PANPIPESBach, Johann Sebastian
Prelude: "Ach wie nichtig, ach wie flüchtig" for Pan Flute & Strings
Bach, Johann Sebastian - Prelude: "Ach wie nichtig, ach wie flüchtig" for Pan Flute & Strings
BWV 644
Flute, Violin, Viola and Cello
ViewPDF : Prelude: "Ach wie nichtig, ach wie flüchtig" (BWV 644) for Pan Flute & Strings (1 page - 283.67 Ko)296x
MP3 : Prelude: "Ach wie nichtig, ach wie flüchtig" (BWV 644) for Pan Flute & Strings 52x 638x
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Composer :
Johann Sebastian Bach
Bach, Johann Sebastian (1685 - 1750)
Instrumentation :

Flute, Violin, Viola and Cello

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Copyright :Public Domain
Added by magataganm, 29 Aug 2016

The Orgelbüchlein ("Little Organ Book") BWV 599-644 is a collection of 46 chorale preludes for organ written by Johann Sebastian Bach. All but three of them were composed during the period 1708–1717, while Bach was court organist at the ducal court in Weimar. The remaining three, along with a short two-bar fragment, were added in 1726 or later, after Bach's appointment as cantor at the Thomasschule in Leipzig.

The collection was originally planned as a set of 164 chorale preludes spanning the whole liturgical year. The chorale preludes form the first of Bach's masterpieces for organ with a mature compositional style in marked contrast to his previous compositions for the instrument. Although each of them takes a known Lutheran chorale and adds a motivic accompaniment, Bach explored a wide diversity of forms in the Orgelbüchlein. Many of the chorale preludes are short and in four parts, requiring only a single keyboard and pedal, with an unadorned cantus firmus. Others involve two keyboards and pedal: these include several canons, four ornamental four-part preludes, with elaborately decorated chorale lines, and a single chorale prelude in trio sonata form. The Orgelbüchlein has a four-fold purpose: it is a collection of organ music for church services, a treatise on composition, a religious statement, and an organ-playing manual.

In these chorale preludes, the traditional Lutheran hymns are subjected to various types of polyphonic treatment, with different types of countersubjects and imitative devices. The two pieces chosen by Mr. Escaich show two different compositional approaches: in the New Year chorale In dir ist Friede ("In You is Peace"), the melody is heard in close four-part imitation, elaborating on the very first two measures of the tune in particular. The Easter hymn Christ ist erstanden ("Christ Has Risen"), by contrast, is given in three variations; what is remarkable is that not only the countersubjects change from one variation to the next but the melody itself undergoes slight modifications. However, the chorale melody doesn't wander from voice to voice but stays in the treble all the way through.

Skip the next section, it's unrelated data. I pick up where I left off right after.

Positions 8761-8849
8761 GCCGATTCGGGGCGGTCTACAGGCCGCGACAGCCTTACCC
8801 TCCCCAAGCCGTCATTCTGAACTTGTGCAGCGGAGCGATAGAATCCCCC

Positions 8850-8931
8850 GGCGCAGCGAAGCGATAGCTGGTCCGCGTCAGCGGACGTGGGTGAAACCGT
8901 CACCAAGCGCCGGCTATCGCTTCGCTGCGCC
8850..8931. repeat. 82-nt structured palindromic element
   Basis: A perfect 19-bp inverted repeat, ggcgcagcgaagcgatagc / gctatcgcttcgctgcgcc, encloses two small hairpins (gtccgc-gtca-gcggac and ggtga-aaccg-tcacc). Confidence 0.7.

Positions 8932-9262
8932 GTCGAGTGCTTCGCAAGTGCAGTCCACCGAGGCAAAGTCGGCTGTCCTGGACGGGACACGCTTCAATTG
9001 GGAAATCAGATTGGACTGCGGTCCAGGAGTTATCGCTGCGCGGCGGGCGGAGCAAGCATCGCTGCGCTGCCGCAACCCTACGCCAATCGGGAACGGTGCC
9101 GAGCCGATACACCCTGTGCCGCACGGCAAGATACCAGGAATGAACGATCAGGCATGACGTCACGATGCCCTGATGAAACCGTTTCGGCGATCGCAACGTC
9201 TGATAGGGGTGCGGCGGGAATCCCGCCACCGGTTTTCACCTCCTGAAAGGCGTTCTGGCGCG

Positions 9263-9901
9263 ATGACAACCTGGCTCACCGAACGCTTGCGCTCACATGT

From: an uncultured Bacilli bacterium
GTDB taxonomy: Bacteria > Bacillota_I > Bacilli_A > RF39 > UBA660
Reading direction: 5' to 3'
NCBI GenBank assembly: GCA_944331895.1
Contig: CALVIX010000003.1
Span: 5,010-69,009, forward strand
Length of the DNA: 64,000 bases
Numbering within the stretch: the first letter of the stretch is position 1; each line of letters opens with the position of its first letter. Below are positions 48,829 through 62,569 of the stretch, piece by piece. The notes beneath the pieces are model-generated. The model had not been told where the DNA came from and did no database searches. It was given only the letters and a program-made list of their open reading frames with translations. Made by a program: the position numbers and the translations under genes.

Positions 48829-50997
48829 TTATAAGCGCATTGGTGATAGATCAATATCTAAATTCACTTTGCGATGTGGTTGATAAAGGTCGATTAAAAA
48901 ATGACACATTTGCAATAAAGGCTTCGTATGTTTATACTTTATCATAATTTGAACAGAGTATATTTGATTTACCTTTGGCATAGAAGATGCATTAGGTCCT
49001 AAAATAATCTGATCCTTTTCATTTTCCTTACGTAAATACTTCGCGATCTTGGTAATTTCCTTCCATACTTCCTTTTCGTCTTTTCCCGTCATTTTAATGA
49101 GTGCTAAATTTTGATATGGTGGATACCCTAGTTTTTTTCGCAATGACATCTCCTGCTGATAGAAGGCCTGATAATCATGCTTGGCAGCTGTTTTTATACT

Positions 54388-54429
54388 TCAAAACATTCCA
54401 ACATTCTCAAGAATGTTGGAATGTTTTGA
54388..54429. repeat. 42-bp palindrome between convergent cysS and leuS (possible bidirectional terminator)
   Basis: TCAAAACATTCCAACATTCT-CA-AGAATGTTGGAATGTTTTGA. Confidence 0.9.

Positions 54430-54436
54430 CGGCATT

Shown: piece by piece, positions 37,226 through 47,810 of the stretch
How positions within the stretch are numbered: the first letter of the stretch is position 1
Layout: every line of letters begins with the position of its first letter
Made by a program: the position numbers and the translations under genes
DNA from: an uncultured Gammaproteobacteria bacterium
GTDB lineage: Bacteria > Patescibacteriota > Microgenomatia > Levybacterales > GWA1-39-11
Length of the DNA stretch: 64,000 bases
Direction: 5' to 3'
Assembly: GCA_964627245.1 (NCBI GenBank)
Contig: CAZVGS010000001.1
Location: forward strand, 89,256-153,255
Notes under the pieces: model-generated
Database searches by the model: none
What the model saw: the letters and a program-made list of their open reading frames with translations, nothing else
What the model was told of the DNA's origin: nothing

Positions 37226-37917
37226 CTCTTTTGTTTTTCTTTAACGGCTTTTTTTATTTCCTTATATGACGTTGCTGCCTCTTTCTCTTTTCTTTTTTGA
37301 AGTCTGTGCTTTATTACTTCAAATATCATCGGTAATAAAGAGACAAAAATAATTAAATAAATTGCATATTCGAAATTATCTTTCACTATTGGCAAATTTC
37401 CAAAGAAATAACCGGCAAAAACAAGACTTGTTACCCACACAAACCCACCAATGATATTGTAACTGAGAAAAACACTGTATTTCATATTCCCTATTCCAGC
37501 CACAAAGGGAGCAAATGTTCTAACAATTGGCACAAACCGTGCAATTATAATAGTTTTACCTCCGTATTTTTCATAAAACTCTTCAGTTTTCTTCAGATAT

The verses of Franck's hymn alternate the order of the words nichtig and flüchtig in their opening lines. Bach's title conforms to a later 1681 hymnbook from Weimar which inverted the order throughout. The chorale prelude is in four voices for single manual with pedals. The cantus firmus in the sporano voice is a simple form of the hymn tune in crotchets. The accompaniment, intricately crafted from two separate motifs in the inner voices and in the pedal, is a particularly fine illustration of Bach's compositional method in the Orgelbüchlein. The motif in the pedal is a constant three note quaver figure, with octave leaps punctuated by frequent rests. Above this bass, the inner voices weave a continuous pattern of descending and ascending scales in semiquavers, constantly varying, sometimes moving in the same direction and sometimes in contrary motion. This texture of flowing scales over a "quasi-pizzicato" bass captures the theme of the hymn: it is a reflection on the transitory nature of human existence, likened to a mist "gathered in an hour together, and soon dispersed." Similar semiquaver figures had been used in other contemporary settings of this hymn, for example in a set of variations by Böhm and in the first chorus of Bach's cantata BWV 26, but without conveying the same effect of quiet reflection. To Spitta (1899) the scales "hurry by like misty ghosts." Hermann Keller saw the bass motif as representing "the futility of human existence." Others have suggested that the rests in the pedal part might symbolise the nothingness of ach wie nichtig. Exceptionally Bach scored the final chord of this nebulous piece without pedal. A similar device has been used by Bach for the word inanes ("empty") in the ninth movement of his Magnificat. Stinson (1999) also sees similarities with Bach's omission of a bass part in Wie zittern und wanken from cantata BWV 105, an aria concerned with the uncertainties in the life of a sinner.

Source: Wikipedia (

Although originally created for Organ, I created this Interpretation of Choral Prelude (BWV 644) "Ach wie nichtig, ach wie flüchtig" (Oh how fleeting, oh how feckless) for Pan Flute & Strings (Violin, Viola & Cello).
Sheet central :Das Orgel-Büchlein (170 sheet music)
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